Emily Swanson is also a Roseburg native who is currently attending Oregon State University and pursing a Bachelor’s of Science degree in biology. Emily has worked with our camps before. She is interested in working as a primary care physician or a pediatrician. Her favorite movie is Beauty and the Beast, and her favorite musical artist is Bruno Mars. In her free time, she enjoys spending time with friends, baking, playing the saxophone, hiking, and spending time outdoors. When asked what she enjoys about the summer intern position, Emily said, “I had a blast last year helping run the camps and seeing the students get excited about medicine. I am looking forward to connecting with more students and continuing to share my interest in the medical field with them. I hope that I care encourage these students to pursue what they are passionate about. I am excited to be able to give back to my community while doing something I love!”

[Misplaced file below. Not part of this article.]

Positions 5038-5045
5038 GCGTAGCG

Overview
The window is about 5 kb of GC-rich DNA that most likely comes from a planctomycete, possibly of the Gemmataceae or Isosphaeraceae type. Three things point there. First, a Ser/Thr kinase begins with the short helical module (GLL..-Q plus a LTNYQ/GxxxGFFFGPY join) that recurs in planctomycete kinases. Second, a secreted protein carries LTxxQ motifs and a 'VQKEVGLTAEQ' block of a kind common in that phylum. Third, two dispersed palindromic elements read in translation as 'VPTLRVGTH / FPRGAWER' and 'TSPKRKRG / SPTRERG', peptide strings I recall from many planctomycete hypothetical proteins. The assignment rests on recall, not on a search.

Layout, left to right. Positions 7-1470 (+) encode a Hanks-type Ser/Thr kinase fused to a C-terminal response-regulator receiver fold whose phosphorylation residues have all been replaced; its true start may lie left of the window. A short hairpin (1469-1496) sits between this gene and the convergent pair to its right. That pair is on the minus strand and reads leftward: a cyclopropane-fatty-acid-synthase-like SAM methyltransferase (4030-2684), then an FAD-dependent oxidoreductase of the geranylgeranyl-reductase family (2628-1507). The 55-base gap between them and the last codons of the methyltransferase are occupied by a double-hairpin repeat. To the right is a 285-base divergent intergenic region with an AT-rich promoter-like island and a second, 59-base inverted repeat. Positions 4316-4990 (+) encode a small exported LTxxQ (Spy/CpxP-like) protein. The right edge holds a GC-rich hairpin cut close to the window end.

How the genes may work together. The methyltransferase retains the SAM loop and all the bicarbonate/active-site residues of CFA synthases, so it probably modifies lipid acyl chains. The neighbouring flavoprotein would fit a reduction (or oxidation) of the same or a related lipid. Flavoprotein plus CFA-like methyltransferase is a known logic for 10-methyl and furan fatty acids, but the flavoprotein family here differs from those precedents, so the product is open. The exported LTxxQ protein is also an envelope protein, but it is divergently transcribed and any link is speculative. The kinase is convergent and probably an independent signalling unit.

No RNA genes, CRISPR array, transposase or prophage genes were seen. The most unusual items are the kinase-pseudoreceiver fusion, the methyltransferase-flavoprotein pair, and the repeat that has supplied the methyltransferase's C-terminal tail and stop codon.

**If any middle school or high school students are interested in attending these free summer camps that start next week, visit this site ( and register your students. We still have several spots open!! **


Another Year of Bright Works Oregon Complete

 Monday, June 26, 2017

      As the school year winds down to a close, Bright Works Oregon (BWO) has seen a whirlwind of activity. To give back to the community, the BWO chapters worked together to create service projects. The Sutherlin chapter joined the Roseburg chapter in showing their appreciation to Battered Persons’ Advocacy by bringing in a massage therapist and thank you mugs. The South Umpqua girls hosted a Girls’ Empowerment Day for the girls of Coffenberry Middle School; this event included a yoga session and a healthy picnic.

      The UCC Paramedics program hosted BWO for an EMS day. The medical examiner from the Sheriff’s office started off the day by taking the students through the steps of a death investigation. Then Douglas County Fire District #2 showed the students how they perform a vehicular extrication in the field, which includes using the jaws of life to take apart a car and rescue a car crash victim. At the end of the day, the paramedic students showed the BWO students how to intubate patients, insert IVs, and everything in between.